Incubating innovation

Many frequent followers know that I travel to Israel relatively frequently, and I have written about the entrepreneurial spirit that seems to permeate throughout the country, helping it build an innovation-based economy.

In 2016, I observed, “The book [Startup Nation], by Dan Senor and Saul Singer, examines how Israel – a country with about 25% of Canada’s population, in a constant state of war since its founding in 1948, with no natural resources – produces more start-up companies than larger nations like Japan, China, India, Korea, Canada and the UK.”

That came to mind as I was scanning PitchBook’s recently published annual university rankings, that “compare schools by tallying up the number of alumni entrepreneurs who have founded venture capital-backed companies.”

The overwhelming majority of schools are from the United States, with Stanford, Berkeley, Harvard, MIT and Pennsylvania taking the top 5 spots. Cornell, Michigan, Texas and Yale take positions 6, 8, 9 and 10, but Tel Aviv University stands in position 7. Technion – Israel Institute of Technology is in 15th position, with these two Israeli schools standing among an otherwise all-American top 20.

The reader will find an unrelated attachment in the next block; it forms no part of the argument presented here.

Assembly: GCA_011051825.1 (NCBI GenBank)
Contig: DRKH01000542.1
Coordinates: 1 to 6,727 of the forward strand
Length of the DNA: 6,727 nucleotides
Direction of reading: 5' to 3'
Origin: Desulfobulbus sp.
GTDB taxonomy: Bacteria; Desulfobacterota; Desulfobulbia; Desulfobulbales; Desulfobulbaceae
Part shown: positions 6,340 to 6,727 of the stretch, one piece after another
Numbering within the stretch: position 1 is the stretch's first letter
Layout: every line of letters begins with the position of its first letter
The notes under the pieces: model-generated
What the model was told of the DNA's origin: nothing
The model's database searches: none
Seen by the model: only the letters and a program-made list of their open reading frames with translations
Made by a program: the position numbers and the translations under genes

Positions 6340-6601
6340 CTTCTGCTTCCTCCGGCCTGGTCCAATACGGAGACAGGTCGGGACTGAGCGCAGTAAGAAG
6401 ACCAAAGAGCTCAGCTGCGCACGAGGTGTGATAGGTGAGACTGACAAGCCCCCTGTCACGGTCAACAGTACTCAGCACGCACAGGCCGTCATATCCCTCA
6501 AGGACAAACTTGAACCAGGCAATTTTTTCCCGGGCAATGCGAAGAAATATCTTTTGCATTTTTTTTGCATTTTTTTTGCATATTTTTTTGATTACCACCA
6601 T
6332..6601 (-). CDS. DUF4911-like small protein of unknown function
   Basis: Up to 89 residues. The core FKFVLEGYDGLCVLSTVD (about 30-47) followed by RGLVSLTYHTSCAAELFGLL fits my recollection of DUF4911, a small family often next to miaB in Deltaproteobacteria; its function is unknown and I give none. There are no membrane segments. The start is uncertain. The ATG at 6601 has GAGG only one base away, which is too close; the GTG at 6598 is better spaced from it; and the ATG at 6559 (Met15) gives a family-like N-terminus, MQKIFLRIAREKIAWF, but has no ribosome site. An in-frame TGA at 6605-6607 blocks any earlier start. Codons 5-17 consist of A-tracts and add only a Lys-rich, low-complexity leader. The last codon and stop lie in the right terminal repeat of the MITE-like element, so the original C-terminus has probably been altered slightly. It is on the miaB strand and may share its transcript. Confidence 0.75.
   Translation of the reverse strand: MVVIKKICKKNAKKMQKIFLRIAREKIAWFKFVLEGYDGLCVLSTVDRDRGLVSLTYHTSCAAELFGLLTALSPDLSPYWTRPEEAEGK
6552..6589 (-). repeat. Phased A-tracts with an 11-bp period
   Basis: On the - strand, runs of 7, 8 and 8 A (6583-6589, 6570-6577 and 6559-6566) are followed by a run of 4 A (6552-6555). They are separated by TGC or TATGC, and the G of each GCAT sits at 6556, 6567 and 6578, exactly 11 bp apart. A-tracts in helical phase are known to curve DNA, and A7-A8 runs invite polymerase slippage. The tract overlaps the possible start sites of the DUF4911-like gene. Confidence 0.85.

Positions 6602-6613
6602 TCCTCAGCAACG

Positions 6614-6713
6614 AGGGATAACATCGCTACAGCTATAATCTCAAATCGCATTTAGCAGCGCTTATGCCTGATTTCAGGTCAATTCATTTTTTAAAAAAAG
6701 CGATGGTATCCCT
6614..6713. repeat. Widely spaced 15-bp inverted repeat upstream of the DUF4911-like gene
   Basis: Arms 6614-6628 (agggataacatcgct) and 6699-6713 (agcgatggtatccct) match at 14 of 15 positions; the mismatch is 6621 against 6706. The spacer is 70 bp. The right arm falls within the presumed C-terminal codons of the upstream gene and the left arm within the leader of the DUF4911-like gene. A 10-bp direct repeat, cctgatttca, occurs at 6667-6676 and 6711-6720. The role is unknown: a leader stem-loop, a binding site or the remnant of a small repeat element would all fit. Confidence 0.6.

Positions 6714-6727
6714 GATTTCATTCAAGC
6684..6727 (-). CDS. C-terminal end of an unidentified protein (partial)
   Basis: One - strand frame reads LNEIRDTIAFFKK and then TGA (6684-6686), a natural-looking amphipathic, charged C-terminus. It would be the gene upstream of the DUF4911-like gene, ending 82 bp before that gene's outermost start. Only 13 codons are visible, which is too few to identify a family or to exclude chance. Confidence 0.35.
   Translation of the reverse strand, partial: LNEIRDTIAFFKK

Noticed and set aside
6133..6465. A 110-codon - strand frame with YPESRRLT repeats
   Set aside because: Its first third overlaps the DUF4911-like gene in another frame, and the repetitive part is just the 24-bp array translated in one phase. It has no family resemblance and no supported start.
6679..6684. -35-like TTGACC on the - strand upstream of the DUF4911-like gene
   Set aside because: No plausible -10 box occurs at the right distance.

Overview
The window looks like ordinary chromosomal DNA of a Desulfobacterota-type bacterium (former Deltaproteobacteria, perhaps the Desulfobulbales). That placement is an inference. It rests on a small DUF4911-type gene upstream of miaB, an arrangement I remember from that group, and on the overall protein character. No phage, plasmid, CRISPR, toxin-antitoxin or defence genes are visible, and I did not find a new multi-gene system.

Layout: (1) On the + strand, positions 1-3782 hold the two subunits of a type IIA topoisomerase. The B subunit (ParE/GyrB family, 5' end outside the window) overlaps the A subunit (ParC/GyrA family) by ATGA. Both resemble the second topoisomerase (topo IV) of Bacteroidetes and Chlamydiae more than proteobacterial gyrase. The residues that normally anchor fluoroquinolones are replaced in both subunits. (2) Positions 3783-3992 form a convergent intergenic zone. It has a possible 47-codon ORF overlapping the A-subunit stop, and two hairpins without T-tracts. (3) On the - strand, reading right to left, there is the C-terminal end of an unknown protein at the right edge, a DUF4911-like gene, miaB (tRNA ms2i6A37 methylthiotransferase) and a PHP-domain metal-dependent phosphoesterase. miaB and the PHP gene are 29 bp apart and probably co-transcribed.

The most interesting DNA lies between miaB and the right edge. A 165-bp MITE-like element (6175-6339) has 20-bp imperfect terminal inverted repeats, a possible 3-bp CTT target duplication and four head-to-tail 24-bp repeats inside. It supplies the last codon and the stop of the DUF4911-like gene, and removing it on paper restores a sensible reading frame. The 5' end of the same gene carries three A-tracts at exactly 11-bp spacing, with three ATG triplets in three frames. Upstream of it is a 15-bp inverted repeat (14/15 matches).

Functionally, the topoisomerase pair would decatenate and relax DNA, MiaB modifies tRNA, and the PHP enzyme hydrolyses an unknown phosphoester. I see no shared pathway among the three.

Canada’s University of Waterloo is ranked 21. Other Canadian universities in the top 100 are: McGill (26), Toronto (27), UBC (44), Queen’s (55), Western (91), York (98), and Concordia (100).

Other Israeli schools in the PitchBook 100: Hebrew University of Jerusalem (31), Reichmann University (38), Ben Gurion (45), and Bar Ilan (71).

What can Canadian schools learn from Israeli counterparts?

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